, MEXICO CITY, Jul 10 – Mexican authorities sent in an extra 1,800 police Saturday to fight the country\’s gruesome and deadly drug war, with at least 41 people slain over the weekend including 10 who were decapitated.
Fully 1,800 federal agents were sent into Michoacan state on Saturday, in a battle there mainly with the Knights Templars, a splinter group of the La Familia drugs cartel.
The reinforcements were backed by 170 vehicles, 15 ambulances and 4 MI and Black Hawk helicopters, the Public Safety office announced.
National Security Council spokesman Alejandro Poire called it a "reinforcement operation faced with the possibility of greater mobilization by organized crime groups."
"They are waging an absurd war, to the death, for control of criminal turf and drug trafficking routes to the United States," he stressed.
The federal government already has about 50,000 army troops and thousands of federal police in its fight against drug cartels. It blames the groups for most of the 37,000 people killed since it started a military offensive against the cartels in December 2006.
And this weekend was no exception to the staggering degree of fearsome bloodletting, at times meant to intimidate and also often inflicted when groups of people refuse to cooperate with drug traffickers.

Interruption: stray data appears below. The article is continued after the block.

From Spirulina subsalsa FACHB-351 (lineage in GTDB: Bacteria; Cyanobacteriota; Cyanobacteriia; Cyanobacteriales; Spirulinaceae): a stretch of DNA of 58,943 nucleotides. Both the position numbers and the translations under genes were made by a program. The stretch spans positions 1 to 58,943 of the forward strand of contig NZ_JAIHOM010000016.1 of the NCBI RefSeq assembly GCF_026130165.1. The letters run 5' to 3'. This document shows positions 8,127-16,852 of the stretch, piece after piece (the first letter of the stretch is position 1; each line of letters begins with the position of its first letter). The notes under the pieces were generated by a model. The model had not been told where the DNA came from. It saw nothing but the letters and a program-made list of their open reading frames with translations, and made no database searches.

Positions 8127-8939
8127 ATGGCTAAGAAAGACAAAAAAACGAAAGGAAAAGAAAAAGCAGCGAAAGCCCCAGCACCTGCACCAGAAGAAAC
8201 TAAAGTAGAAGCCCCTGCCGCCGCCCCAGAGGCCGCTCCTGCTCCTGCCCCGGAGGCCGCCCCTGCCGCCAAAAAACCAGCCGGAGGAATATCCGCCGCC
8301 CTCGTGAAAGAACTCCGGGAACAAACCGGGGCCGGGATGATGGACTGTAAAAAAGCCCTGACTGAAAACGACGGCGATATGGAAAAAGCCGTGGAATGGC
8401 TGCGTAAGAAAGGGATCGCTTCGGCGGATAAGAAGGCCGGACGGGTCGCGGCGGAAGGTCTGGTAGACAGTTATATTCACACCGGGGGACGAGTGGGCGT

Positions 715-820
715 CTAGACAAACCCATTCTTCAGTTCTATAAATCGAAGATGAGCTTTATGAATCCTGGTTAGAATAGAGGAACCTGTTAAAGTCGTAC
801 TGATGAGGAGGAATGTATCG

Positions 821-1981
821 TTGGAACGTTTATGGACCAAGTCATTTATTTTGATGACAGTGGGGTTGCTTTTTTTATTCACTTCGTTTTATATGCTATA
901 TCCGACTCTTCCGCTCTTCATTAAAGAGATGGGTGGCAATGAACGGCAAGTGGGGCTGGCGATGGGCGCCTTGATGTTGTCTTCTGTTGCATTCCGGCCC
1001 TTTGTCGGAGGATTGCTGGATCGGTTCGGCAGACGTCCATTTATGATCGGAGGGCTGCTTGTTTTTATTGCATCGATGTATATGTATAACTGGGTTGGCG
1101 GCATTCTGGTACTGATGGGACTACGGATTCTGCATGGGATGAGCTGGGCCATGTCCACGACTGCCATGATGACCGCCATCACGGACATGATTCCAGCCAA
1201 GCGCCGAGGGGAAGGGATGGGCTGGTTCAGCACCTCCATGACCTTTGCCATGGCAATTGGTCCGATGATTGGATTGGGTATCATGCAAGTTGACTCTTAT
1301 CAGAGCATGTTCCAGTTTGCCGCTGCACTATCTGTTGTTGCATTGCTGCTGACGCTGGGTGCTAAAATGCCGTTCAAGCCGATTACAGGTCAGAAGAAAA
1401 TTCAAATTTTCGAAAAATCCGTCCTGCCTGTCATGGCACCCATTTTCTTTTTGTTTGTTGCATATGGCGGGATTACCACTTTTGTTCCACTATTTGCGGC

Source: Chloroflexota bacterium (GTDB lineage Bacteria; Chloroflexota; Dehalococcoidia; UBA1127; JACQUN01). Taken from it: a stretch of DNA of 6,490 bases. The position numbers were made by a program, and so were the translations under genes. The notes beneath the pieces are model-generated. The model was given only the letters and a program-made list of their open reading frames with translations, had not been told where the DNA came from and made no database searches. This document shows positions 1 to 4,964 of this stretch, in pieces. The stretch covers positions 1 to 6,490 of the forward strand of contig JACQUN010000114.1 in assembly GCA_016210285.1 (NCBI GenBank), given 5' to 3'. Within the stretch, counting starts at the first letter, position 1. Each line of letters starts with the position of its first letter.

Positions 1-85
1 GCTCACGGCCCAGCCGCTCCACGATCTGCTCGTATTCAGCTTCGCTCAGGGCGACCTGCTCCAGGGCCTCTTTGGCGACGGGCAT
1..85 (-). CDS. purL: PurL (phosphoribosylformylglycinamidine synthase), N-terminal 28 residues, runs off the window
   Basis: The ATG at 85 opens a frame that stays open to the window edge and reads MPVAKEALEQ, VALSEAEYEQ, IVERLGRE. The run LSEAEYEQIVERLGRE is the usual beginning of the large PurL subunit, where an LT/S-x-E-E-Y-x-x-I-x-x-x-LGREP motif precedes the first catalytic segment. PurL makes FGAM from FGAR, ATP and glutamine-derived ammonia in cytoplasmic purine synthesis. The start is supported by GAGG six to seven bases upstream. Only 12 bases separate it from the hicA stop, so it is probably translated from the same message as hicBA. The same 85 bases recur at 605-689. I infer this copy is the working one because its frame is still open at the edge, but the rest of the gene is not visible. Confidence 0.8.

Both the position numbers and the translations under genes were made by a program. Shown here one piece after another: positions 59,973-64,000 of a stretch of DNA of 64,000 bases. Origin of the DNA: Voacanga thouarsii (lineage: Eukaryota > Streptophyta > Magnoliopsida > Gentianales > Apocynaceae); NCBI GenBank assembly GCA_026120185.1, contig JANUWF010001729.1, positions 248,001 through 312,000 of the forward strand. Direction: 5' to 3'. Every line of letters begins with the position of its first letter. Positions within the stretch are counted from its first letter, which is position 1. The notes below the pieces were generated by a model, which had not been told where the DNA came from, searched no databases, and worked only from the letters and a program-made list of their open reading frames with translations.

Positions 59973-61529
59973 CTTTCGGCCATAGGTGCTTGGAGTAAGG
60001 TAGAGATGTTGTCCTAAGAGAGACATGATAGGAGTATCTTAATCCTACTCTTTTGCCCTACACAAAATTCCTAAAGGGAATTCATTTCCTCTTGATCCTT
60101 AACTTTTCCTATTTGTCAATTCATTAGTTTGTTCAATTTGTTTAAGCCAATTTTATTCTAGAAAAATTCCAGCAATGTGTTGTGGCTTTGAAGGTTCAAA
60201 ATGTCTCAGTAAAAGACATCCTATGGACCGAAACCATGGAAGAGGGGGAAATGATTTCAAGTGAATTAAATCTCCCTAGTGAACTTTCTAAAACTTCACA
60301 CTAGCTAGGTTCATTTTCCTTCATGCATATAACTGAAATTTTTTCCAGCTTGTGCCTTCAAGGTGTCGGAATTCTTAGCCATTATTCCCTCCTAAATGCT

Police in the northern city of Torreon said Saturday they found the headless bodies of seven men and three women in the back of an abandoned pick-up truck.
Police chief Guillermo Flores told AFP that only one head, belonging to a woman, was found on site, and that the killers had placed it on the truck\’s hood.
The pick-up truck was parked on a highway that goes around Torreon, a city of some 650,000 where two major highways heading north to the United States converge.
The victims had apparently been executed "several days ago" in disparate locations, and their bodies were piled up in the abandoned pick-up truck "in an attempt to sow terror among the citizens of Torreon," the city municipal police said in a statement.
Police have not said if they have suspects yet, but Coahuila state, where Torreon is located, is a battleground for two powerful Mexican drug cartels: the Zetas, founded by former Mexican special forces soldiers, and the Pacific cartel, headed by Joaquin "Chapo" (Shorty) Guzman.
The decapitated bodies were discovered hours after 20 people were killed late Friday when gunmen attacked a local bar in the northern city of Monterrey, Mexico\’s third most important city.
The attackers, who arrived in two pick-up trucks and a car, stormed into a bar in Monterrey\’s busy nightlife district and opened fire on the patrons.
Separately, 11 people were shot dead Friday afternoon in Chalco, a town on the outskirts of Mexico City.